Method II: Format an external hard drive through "Terminal"
Step 1: Launchpad → Other → Terminal, and click Terminal.
Step 2: Input the following command, and press Enter to list out all your disks.
Step 3: Input the "erase" command: diskutil erasedisk + new file system + new disk name + identifier.
For example: to format the whole disk 2 to hfs+, then the operating command is:
diskutil erasedisk hfs+ TD disk2
To format a single volume to hfs+, like disk2s1, then the operating command is:
diskutil erasedisk hfs+ TD disk2s1
1. There's no limitation of uppercase or lower case.
2. HFS+ can be replaced by other file system formats, and here provide some references like APFS, HFS+, FAT32, and ExFAT.
3. "TD" is the name that I give to the new disk and it can be replaced by any word you like.
4. "disk 2" is the IDENTIFIER, or rather, the target disk that I want to format.
Well done! Finished erasing on disk2! Now I believe you have mastered another method to format your external hard drive. Take a try!
Well, if Disk Utility won't let you erase your hard drive due to the loss of some fatal meta files, you are bound to stop recovering your data and the iBoysoft Data Recovery can help you find the lost meta files.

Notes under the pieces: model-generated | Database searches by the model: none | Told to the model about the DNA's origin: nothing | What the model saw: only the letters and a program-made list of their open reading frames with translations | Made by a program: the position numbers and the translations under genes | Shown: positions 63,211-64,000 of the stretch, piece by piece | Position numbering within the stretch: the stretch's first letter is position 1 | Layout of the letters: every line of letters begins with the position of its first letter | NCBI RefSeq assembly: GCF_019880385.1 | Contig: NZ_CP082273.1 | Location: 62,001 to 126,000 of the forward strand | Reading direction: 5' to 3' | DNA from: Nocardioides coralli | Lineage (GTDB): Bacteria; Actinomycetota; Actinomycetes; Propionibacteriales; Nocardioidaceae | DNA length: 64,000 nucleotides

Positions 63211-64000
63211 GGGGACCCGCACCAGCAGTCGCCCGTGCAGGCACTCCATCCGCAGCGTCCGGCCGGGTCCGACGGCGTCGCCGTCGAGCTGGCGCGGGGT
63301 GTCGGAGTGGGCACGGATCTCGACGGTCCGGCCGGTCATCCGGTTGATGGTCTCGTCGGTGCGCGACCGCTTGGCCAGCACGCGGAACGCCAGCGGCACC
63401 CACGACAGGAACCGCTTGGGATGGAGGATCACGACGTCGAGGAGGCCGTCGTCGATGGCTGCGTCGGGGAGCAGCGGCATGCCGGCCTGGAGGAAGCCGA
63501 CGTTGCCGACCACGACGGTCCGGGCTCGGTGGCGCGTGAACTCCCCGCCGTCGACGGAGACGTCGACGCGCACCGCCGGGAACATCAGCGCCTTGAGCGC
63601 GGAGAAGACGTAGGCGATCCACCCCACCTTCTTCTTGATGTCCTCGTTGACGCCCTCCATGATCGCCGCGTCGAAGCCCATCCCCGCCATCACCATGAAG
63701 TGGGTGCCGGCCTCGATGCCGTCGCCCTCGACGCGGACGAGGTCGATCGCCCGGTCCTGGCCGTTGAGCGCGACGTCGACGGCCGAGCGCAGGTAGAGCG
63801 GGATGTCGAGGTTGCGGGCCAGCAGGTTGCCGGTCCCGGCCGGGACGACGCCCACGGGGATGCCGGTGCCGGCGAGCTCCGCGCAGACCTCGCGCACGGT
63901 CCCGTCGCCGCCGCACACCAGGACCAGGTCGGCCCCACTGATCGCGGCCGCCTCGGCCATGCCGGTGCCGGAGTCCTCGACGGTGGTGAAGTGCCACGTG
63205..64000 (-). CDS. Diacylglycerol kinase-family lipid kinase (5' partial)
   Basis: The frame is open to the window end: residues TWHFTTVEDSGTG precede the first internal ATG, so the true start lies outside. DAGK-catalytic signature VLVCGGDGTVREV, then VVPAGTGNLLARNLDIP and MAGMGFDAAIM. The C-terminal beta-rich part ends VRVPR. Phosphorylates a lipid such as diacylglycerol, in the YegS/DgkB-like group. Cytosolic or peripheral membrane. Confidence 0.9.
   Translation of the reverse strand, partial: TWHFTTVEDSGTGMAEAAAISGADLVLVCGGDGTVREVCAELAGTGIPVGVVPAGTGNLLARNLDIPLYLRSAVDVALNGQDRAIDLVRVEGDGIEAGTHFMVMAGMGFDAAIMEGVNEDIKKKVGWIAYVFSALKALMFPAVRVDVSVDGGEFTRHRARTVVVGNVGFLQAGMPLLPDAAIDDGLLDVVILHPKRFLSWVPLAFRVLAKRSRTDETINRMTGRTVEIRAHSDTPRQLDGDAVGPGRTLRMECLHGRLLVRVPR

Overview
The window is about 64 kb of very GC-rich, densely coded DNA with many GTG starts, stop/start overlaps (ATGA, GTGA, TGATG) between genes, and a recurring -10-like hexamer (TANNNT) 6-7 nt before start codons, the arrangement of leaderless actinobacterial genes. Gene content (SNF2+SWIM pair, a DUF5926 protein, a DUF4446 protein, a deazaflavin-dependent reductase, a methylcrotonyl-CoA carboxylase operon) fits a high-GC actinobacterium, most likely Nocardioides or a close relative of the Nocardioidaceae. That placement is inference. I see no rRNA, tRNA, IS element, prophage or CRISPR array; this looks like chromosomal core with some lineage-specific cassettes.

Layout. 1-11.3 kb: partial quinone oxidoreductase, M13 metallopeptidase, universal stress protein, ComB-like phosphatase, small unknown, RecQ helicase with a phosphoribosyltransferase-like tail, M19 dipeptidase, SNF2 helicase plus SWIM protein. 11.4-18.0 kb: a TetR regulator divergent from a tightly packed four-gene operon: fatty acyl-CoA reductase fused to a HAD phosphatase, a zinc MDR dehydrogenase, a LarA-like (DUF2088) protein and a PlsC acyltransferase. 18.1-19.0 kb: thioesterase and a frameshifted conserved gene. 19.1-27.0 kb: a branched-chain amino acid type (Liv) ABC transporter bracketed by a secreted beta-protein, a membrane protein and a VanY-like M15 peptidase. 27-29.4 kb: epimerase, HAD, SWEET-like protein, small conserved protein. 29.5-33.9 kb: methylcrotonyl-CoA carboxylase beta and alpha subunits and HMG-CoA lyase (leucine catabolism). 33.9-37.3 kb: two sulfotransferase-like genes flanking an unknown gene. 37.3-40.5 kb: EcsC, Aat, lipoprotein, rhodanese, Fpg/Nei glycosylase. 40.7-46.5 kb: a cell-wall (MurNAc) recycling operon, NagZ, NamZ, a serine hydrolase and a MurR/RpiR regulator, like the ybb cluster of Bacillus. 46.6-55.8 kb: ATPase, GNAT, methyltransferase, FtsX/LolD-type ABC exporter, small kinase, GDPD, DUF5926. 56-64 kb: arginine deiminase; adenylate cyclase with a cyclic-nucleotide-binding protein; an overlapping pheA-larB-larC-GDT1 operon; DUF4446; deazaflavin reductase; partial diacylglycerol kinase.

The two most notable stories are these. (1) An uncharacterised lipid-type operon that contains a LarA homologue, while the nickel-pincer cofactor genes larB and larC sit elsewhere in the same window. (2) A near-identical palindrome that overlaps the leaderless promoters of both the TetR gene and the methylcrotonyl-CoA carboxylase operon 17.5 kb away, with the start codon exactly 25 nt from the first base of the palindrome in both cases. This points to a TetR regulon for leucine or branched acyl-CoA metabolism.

Part 2: Understand external hard drive, container, volume, and partition on Mac
If you have newly switched from Windows PC to Mac, you may get confused with the external hard drive, partition, container, and volume in Disk Utility. Here are the differences.
External hard drive: external hard drive is the hardware component like HDD and SSD that you used to store the data. In Mac Disk Utility, it shows in the first line of the whole disk directory (e.g. disk2).
Partition: different from Windows, the partition is more like an operation to divide the entire, large, uncultivated, lonely, and original disk space. When you partition your external hard drive, the partition map is created when the external hard drive is erased and the partition map defines how and what the partitions should be. But on Mac, a partition can't be in effect unless it has been activated, i.e. being formatted with a file system. A partition with a file system will be called a volume on Mac.
Container: Only the APFS has the Container where volumes share space with each other, which meanwhile implies that if one of the volumes is up to the entire partition capacity, there will be no space left for the other volumes to use in this partition. The Container is a special kind of partition on mac.
Volume: on Mac, any partition that is formatted with a file system before storing data is called a volume (e.g. disk2s1). Any available partition can divide its capacity into numerous volumes in a very easy-going way on mac while their names are editable. For an APFS external hard drive, APFS volume is a third-level unit of the storage device.